Over the years, Samsung has pretty much perfected smartphone design down to a "T", and though this is a very subjective area—for example, you may not be the biggest fan of curved displays—seeing a new Galaxy flagship in person for the first time is always a special experience. But Samsung has already slimmed down the bezels of its phones almost as much as physically possible with the Galaxy S10 and Note 10. So, where do we go from here?
The Galaxy S11 will come out in a transitional period for smartphones, so to speak. The standard solid-state smartphone design has been all but pushed to its limits, while the foldable form factor seems to be the path forward, even though it's still in its infancy. As far as "regular" phones go, you can't do much more about bezels, but curve the screen even further to mask what's left of them, and hide the selfie camera behind the display. As far as the latter is concerned, we know that Samsung is working on an in-display camera solution, but according to our current information, it won't debut on the S11. So, what does the Galaxy S11 need to do then to set itself apart from the rest of the competition and from Samsung's previous phones, for that matter?
Samsung phones are far from bad when it comes to photography and video, but it's no secret that the company hasn't really done much in terms of pushing camera hardware forward over the past three years or so. In fact, Galaxy phones have been using the same camera sensor size since 2016's Galaxy S7, while in recent times we've seen huge strides toward making smartphone cameras much more capable on the hardware level.
For the Galaxy S11, Samsung is heavily rumored to be working on a bigger camera sensor with a whopping 108 MP resolution. Not only that, but the Galaxy S11 may also have a telephoto camera that uses the "periscope" zoom method (as recently made popular by the Huawei P30 Pro) to deliver 5x optical magnification. But big resolutions and optical zoom are nothing all that impressive in 2018, not to mention next year, when the S11 is expected to drop. So, does Samsung have anything actually innovative up in its sleeve for the Galaxy S11?
A spectrometer is a device that uses infrared light to analyze the chemical composition of an object. It works by blasting the object with infrared light and reading the value of the energy waves that bounce back in order to determine what it's made of. It's a technology that NASA has been using for decades to determine the chemical composition of distant stars and planets, only shrunken down to fit in your pocket. Samsung has recently secured a patent for incorporating a spectrometer in a mobile device.
But what is a spectrometer good for on a phone? Well, it could have many potential uses, chief among which would be health tracking. For example, you could point it at a piece of fruit and get information about its nutritional values, or at a glass of alcohol to determine what type it is and what the alcohol content it has. Another probable use that selfie fanatics will surely embrace could be a skin care app that can read your skin's moisture and oil content to provide real-time analysis and advice on how to take better care of it.
The possibilities are many, and we've actually already seen a phone that uses this technology. Back at CES 2017, we got to test the (unfortunately named) Changhong H2, which had a built-in spectrometer. It was a concept phone through and through and never even tried to make a splash, so Samsung has the chance of being the first major phone maker to include this technology in one of its products.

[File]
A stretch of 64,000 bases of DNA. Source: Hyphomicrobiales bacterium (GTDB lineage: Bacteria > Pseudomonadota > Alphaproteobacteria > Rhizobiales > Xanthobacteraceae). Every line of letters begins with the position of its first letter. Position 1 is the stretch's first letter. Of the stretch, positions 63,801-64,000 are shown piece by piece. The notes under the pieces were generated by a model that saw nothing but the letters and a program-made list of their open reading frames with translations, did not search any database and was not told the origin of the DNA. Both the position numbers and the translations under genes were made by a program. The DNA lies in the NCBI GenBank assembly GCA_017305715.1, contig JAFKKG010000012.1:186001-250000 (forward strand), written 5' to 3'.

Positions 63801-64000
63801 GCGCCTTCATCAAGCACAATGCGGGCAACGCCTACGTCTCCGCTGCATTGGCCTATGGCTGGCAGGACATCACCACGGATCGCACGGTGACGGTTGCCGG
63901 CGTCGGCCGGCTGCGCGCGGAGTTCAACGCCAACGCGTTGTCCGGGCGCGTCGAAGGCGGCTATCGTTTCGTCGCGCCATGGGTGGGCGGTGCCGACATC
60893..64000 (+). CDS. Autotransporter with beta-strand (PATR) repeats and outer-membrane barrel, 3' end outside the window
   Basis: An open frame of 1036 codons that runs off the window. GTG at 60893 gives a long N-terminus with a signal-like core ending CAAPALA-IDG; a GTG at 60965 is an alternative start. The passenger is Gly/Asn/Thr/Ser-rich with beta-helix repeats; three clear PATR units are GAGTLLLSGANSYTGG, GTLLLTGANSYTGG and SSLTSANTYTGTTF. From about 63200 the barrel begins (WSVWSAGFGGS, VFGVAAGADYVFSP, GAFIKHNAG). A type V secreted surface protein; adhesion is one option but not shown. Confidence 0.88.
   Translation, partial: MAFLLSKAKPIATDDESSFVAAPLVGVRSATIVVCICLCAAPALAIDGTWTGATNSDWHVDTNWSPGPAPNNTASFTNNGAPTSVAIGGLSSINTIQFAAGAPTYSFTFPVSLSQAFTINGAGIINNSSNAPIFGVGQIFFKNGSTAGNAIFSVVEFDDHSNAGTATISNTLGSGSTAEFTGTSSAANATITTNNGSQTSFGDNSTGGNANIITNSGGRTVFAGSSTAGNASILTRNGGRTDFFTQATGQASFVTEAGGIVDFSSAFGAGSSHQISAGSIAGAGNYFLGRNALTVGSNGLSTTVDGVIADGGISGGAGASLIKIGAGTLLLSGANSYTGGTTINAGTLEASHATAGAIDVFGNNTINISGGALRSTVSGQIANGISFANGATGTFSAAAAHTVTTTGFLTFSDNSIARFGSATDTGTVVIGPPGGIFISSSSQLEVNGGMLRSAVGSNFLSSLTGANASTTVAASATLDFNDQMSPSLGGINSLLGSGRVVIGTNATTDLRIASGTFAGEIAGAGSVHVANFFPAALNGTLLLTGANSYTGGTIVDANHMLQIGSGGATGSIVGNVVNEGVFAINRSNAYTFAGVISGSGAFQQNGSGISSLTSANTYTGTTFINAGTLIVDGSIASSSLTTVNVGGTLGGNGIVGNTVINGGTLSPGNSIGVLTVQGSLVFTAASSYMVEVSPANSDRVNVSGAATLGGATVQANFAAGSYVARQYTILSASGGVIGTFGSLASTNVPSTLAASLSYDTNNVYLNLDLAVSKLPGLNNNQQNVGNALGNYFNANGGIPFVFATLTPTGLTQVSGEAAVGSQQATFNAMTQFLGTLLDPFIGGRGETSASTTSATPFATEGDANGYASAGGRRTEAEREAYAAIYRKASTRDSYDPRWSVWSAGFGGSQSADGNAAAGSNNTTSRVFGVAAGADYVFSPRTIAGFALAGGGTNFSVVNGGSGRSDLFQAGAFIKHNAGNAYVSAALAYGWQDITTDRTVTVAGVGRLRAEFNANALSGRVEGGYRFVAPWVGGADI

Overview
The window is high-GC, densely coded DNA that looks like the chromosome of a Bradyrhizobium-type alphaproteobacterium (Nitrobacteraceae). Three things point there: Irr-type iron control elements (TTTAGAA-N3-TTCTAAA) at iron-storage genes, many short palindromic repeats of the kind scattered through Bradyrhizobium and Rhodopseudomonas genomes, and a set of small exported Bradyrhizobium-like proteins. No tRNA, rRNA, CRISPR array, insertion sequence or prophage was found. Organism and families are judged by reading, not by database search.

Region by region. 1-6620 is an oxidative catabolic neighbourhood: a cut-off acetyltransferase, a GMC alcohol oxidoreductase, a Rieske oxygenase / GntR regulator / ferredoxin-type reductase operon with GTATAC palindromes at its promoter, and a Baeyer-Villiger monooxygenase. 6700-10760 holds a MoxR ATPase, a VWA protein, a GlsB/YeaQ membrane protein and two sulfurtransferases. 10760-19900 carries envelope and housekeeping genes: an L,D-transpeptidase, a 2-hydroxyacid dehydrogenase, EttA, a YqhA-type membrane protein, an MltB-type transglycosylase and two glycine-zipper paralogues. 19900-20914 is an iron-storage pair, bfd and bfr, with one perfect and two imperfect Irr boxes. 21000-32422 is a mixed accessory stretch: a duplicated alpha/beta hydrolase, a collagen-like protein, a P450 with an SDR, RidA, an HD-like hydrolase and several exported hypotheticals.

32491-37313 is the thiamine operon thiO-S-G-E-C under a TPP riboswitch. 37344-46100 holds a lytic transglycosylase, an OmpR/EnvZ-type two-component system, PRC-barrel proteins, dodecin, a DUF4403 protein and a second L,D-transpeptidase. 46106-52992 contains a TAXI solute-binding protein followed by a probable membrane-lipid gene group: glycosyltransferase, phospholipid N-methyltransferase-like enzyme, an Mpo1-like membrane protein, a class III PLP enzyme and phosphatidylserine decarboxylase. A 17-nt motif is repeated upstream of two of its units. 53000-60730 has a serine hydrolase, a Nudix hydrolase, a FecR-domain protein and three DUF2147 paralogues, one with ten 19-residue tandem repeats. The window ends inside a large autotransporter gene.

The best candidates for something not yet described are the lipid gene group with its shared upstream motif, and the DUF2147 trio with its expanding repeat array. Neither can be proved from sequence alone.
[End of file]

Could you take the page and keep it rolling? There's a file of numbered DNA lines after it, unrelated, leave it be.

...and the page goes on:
Even though Samsung is said to be working on an in-display front-facing camera solution for future phones, the Galaxy S11 is heavily tipped to feature an Infinity-O display, much like the Note 10 and S10 before it. However, this time around, the opening for the selfie camera will be smaller than on the S10, and centered akin to that of the Note 10.
Many people seem to be wondering why Samsung won't introduce a pop-up or swivel camera (like it has on the A80) to its flagship smartphones, and that's a valid question. The most likely answer is that the company really wants to deliver all the premium trappings of a flagship in its Galaxy S-series, including dust- and water-resistance. As it is, motorized cameras just don't allow for an IP68 rating, not to mention the other possible problems that could arise from the extra moving parts.
As for the bezels, they will likely get thinner. We've been hearing rumors that Samsung intends to curve the sides of the Galaxy S11's screen more, which is one of the methods for creating seemingly thinner bezels, though we're not sure to what other end. There have been Samsung phones with extremely curved screens in he past, and the company seems to have moved away from this design for numerous reasons, not the least because big slopes on each side of the screen could interfere with normal day-to-day usage of the device.
We have no information as yet what colors the Galaxy S11 may be available at launch, but considering that the S10 and Note 10 lineups had some pretty nice paint jobs to choose from, we have high hopes that the S11 will follow suit with a rainbow of different color options.
What's your wish list for the Galaxy S11? Would you consider it if it's only an incremental upgrade over the S10, or do you want to see radical innovation? Tell us in the comments below!
Disclaimer: the 3D renders featured in this article are based on preliminary information about the Samsung Galaxy S11 and have no pretense of being representative of the device's final design. Feel free to use them, as long as you credit us and include a link to this article.